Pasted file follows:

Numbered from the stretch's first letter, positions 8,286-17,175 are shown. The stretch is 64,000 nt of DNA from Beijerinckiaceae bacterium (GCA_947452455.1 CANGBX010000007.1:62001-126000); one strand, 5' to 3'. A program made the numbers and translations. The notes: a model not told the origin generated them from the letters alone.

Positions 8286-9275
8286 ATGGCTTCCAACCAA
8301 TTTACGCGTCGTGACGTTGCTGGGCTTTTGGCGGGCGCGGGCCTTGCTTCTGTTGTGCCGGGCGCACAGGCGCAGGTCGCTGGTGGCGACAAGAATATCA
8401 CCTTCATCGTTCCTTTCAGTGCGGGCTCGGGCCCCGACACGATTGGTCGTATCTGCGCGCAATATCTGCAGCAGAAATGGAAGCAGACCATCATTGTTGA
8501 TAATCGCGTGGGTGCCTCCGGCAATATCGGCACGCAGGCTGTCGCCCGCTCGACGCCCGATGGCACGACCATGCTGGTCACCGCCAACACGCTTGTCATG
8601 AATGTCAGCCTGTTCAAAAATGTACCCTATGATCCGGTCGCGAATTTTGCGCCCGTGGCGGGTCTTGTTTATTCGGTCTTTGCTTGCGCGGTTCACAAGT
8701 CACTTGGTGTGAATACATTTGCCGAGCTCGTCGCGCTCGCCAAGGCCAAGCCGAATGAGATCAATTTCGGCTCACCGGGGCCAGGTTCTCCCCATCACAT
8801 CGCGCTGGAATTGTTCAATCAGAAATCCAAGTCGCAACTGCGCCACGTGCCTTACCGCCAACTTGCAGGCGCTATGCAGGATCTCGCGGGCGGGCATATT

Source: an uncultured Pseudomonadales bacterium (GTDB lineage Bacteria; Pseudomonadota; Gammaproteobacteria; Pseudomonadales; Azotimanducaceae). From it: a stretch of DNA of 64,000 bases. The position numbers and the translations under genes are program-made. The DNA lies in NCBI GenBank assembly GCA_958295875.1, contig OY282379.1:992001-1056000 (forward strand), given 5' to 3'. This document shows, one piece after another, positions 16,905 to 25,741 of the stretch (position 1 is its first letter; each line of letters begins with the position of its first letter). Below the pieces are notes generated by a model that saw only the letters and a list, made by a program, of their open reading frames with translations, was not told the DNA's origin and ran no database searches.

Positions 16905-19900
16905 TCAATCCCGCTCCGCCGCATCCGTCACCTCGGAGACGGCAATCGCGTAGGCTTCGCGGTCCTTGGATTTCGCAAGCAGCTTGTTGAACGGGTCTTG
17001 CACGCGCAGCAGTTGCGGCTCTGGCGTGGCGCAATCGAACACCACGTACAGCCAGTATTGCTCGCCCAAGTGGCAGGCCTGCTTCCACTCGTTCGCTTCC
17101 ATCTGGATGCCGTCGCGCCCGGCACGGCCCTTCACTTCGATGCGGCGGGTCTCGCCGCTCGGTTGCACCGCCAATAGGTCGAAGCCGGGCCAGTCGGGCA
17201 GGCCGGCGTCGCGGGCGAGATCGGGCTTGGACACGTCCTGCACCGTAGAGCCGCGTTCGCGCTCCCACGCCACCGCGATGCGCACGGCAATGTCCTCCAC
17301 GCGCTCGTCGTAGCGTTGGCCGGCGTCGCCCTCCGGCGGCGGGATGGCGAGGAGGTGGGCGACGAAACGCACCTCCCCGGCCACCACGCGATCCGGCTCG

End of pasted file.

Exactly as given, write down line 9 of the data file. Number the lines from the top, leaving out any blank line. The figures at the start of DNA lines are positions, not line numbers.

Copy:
8801 CGCGCTGGAATTGTTCAATCAGAAATCCAAGTCGCAACTGCGCCACGTGCCTTACCGCCAACTTGCAGGCGCTATGCAGGATCTCGCGGGCGGGCATATT